Oncolytic viruses effectively target and kill pancreatic cancer stem cells

Oncolytic viruses quickly infect and kill cancer stem cells, which may provide a treatment for tumors that are resistant to conventional chemotherapy and radiation, particularly pancreatic cancer, according to new research from Memorial Sloan-Kettering Cancer Center in New York. The findings are especially important since pancreatic cancer has a poor prognosis and is difficult to detect and treat at early stages.

Investigators led by Joyce Wong, MD, surgical researcher with Memorial Sloan-Kettering Cancer Center, investigated whether they could use oncolytic viruses, which are naturally occurring viruses that have been genetically engineered to be safe and express tracking genes, as a possible therapy against stem cells. These stem cells are thought to cause disease recurrence and metastasis, even after therapy, and oncolytic viruses may offer a new treatment strategy.

"What we learned is that oncolytic viruses have been engineered to selectively target and have a low toxicity profile in animal studies," said Dr. Wong. "Targeting the cancer stem cell may enhance our ability to eradicate tumors and prevent future recurrence of disease."

While much research has been performed on isolating the cancer stem cell from various hematologic cancers, this research was based on the presence or absence of certain cell surface markers. Numerous mechanisms of how these cancer stem cells resist chemotherapy and radiation have also been examined. But to date, there have not been any studies evaluating whether genetically engineered viruses can target and kill pancreatic cancer stem cells.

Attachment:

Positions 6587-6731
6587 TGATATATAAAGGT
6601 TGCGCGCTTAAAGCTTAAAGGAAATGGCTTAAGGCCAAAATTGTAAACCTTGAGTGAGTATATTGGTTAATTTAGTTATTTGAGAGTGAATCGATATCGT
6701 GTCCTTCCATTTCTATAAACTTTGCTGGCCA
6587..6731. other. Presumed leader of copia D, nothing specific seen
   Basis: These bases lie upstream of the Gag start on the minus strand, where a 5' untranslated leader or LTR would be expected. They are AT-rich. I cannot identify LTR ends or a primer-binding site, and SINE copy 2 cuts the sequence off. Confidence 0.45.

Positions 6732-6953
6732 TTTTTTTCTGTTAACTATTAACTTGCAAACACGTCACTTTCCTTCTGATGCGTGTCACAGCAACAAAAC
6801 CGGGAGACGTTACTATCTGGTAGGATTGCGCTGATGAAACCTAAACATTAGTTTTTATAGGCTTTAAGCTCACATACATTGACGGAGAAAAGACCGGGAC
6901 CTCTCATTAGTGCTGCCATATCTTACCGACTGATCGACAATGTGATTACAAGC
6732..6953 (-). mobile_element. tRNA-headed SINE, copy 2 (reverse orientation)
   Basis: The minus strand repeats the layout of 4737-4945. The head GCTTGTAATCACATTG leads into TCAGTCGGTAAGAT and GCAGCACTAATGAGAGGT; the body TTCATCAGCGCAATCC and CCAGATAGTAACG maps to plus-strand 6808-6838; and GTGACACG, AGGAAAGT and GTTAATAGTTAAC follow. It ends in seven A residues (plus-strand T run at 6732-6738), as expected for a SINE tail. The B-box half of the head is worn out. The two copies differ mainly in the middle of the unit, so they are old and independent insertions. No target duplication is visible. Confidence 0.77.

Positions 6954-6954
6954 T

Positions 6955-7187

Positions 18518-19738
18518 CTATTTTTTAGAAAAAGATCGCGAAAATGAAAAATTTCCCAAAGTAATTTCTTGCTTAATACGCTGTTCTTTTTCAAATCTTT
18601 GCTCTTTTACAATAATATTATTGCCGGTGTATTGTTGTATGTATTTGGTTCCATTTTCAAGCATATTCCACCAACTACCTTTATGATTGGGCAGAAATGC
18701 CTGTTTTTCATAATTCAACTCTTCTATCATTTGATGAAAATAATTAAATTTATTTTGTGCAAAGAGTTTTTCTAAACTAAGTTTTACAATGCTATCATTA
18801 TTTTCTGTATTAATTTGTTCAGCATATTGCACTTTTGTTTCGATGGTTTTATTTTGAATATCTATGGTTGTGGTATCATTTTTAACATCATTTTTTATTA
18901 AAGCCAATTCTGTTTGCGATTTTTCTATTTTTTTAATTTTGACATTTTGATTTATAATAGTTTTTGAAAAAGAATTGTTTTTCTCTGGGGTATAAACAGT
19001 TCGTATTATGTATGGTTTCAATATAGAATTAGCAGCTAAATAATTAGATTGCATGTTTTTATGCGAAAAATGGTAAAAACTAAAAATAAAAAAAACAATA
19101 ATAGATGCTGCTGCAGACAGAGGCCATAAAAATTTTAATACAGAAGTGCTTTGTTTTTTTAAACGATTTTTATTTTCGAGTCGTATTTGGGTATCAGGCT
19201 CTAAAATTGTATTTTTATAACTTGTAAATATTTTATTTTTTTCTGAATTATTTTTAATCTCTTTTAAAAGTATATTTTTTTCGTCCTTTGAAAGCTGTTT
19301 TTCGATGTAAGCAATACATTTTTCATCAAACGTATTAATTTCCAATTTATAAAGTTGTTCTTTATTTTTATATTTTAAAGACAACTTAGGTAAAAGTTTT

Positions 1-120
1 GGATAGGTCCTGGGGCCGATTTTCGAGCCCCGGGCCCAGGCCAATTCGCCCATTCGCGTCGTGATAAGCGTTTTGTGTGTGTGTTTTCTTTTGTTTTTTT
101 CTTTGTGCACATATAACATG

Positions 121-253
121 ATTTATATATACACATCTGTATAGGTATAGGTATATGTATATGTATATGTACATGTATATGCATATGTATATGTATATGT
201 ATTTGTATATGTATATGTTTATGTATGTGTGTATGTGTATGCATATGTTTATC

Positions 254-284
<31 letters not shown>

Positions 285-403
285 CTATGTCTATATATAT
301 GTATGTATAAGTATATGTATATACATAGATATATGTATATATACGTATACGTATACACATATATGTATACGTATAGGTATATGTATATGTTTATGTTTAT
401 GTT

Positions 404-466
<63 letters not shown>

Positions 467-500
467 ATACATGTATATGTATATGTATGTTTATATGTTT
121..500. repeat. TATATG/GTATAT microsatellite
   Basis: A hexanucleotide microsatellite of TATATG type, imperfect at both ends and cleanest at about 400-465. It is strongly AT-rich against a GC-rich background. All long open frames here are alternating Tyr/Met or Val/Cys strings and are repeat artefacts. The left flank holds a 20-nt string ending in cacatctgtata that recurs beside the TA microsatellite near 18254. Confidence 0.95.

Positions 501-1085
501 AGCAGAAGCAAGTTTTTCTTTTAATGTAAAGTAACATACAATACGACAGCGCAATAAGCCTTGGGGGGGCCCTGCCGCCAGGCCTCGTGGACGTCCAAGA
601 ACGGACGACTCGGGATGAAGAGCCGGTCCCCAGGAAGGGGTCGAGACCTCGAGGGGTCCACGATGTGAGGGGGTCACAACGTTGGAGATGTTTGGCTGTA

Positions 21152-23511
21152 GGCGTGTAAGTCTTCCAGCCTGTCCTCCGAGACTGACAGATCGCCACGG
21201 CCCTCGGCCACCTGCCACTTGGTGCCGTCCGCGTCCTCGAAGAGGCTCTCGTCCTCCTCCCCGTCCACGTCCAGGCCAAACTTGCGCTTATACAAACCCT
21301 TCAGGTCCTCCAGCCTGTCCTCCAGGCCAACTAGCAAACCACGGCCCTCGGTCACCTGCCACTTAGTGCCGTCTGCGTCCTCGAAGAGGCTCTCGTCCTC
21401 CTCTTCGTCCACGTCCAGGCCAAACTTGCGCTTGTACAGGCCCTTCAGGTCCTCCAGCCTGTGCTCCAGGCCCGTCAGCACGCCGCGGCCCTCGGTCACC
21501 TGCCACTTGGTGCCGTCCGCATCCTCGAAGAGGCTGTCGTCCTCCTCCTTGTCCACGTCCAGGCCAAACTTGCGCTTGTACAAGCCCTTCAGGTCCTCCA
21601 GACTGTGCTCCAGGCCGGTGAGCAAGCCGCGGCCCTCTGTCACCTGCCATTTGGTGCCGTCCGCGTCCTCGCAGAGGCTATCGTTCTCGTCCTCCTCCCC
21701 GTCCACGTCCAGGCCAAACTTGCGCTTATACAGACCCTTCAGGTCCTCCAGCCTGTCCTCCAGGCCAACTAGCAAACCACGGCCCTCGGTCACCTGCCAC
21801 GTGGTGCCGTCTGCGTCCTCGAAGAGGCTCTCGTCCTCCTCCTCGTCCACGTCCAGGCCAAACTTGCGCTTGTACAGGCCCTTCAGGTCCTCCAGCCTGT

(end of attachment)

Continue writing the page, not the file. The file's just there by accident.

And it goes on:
Investigators sought to determine whether the viruses containing a marker gene that expresses could infect pancreatic cancer and ultimately kill the cancer stem cell. Their findings were promising and documented that viral activity was correlated with green fluorescent .

Dr. Wong added that future studies are warranted to determine whether oncolytic virus administration in vivo will help eradicate tumors and prevent future , and that while these initial findings are encouraging, further study is necessary to see whether oncolytic viruses will be clinically useful as a therapy.

Dr. Wong will present these data on Monday, May 9 at 10:00 a.m. CT in S505, McCormick Place.

Provided by Digestive Disease Week

5 /5 (1 vote)
add to favorites email to friend print save as pdf

Related Stories

Scientists isolate cancer stem cells

Sep 11, 2008

After years of working toward this goal, scientists at the OU Cancer Institute have found a way to isolate cancer stem cells in tumors so they can target the cells and kill them, keeping cancer from returning.

Cancer-killing viruses influence tumor blood-vessel growth

Jun 11, 2008

Viruses genetically designed to kill cancer cells offer a promising strategy for treating incurable brain tumors such as glioblastoma, but the body's natural defenses often eliminate the viruses before they can eliminate ...

Ovarian cancer stem cells identified, characterized

Apr 17, 2008

Researchers at Yale School of Medicine have identified, characterized and cloned ovarian cancer stem cells and have shown that these stem cells may be the source of ovarian cancer’s recurrence and its resistance to chemotherapy.

Therapy may block expansion of breast cancer cells

Nov 05, 2008

Breast cancer stem cells are known to be involved in therapy resistance and the recurrence of cancerous tumors. A new study appearing in Clinical and Translational Science shows the mechanisms governing stem cell expansion in bre ...

Recommended for you

ACG: Recent increase in incidence of young-onset CRC

3 hours ago

(HealthDay)—The incidence of young-onset colorectal cancer (CRC) is increasing, and the disease is more aggressive pathologically. These findings are being presented at the annual meeting of the American ...

User comments